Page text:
So, Tim, are you saying neither you nor anyone who went over your speech could figure that math out, or are you saying you expect your audience won't catch it, and you'd try to put one over on them? Are you bad at math, or are you a used car salesman?

  • Re:It true !!!! (Score:5, Insightful)

    by Z00L00K (682162) on Tuesday June 03, 2014 @09:54AM (#47155301) Homepage

    An android phone is quite flexible and allows quite a bit of freedom to the user. An Apple phone may look cool, but as soon as you think of stuff that you like (other favorite web browser etc.) you are toast.

  • "A Better Life" (Score:4, Insightful)

    by chinton (151403) <chinton001-slash ... .com minus berry> on Tuesday June 03, 2014 @10:00AM (#47155369) Journal
    Really... This phone or that phone will give you "a better life"?!? You need to get a life before you can have a better one.
  • Re:It true !!!! (Score:5, Insightful)

    by jjhall (555562) <slashdot&mail4geeks,com> on Tuesday June 03, 2014 @10:13AM (#47155543) Homepage

    My wife and I have had "smartphones" (starting with Palm and the older Windows Mobile) for pushing 10 years now. We'd had Android phones for about 4 years, then we switched carriers in October. My wife decided she wanted to give an iPhone a try. I have an iPad for work, and she liked how it worked. She liked it for a couple of weeks, then the limitations started to get in the way. No external storage. Certain apps not available that she wanted. Settings she wasn't allowed to change such as default apps. In March we got her a new S4 and gave the iPhone to my daughter. 6 months is all she could stand being locked into Apple's walled garden. She didn't realize how open the Android system is in comparison to iOS.

    If anything, I think Cook has it backwards. People go in looking for a smart phone and get sold an iPhone instead. If people are looking for an iPhone and walk out with an Android device I think it is more likely because of the price difference from an entry-level Android vs. an iPhone. It is very doubtful that they don't understand the difference with all of the marketing and hype surrounding both platforms. That or Apple is seriously underestimating the cognitive abilities of its customers, which is insulting at best.

  • Re:By mistake? (Score:5, Insightful)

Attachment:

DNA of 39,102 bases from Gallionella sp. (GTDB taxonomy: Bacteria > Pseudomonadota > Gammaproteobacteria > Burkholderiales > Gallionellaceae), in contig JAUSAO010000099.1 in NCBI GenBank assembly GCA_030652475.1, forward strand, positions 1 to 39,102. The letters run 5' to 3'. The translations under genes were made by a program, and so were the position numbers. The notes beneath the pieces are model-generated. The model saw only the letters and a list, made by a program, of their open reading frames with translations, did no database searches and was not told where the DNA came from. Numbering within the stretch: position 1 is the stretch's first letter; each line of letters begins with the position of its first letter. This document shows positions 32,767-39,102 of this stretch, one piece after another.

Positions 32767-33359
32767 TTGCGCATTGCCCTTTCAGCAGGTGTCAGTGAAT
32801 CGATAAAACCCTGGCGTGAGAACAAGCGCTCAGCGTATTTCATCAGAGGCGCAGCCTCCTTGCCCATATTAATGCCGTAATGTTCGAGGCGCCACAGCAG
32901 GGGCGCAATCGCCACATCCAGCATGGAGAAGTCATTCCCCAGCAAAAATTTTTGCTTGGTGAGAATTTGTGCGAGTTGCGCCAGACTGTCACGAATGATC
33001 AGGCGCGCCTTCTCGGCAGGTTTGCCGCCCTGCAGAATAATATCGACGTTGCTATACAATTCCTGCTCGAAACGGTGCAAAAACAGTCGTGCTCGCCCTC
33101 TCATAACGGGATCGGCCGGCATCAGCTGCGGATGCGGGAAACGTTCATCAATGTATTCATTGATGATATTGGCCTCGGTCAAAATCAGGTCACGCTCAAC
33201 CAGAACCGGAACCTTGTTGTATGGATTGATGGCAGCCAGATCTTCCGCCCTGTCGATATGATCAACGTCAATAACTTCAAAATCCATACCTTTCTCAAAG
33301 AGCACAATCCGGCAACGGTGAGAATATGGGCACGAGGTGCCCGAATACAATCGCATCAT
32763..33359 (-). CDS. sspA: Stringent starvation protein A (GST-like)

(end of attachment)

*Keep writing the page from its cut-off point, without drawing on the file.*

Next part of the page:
by doggo (34827) on Tuesday June 03, 2014 @10:17AM (#47155597) Homepage

    And I think this is what Cook was saying. People went to buy a smartphone thinking they'd have the same apps/functions/etc as the iPhone if they bought any smartphone, then found that their Android phone didn't do/use the specific thing that all their friends on iPhones could do/use.

    To say that Tim Cook was saying people went to intentionally buy an iPhone, but accidentally bought an Android phone is disingenuous. You know what he meant. And if you don't, you have a serious English comprehension issue.

    Now, whether cellular providers' sales people fobbed Android phones off on customers who were actually looking for an iPhone is another story.

    You can imagine the scenario:

    "I'd like an iPhone."
    "That's $399, then."
    "What?! That's a lot!"
    "Well, we have these (Android) phones, and they're only $39.95."
    "Is that an iPhone?"
    "No, but it does all the same things."
    "Oh. And only $39.95? Okay. I'll take it."

    A few months later they've discovered that iPhone only app that all their friends rave about doesn't run on Android. Oops.

  • by TheGratefulNet (143330) on Tuesday June 03, 2014 @10:21AM (#47155671)

    if you are ok 'following the rules' then apple is fine for you.

    I have a problem with 'rules' (when it comes to my own computer and what I can do with it) and so I won't be caught dead with a mac or iphone or ipad.

    computers are more than a simple appliance to me. so apple is entirely wrong for folks like me.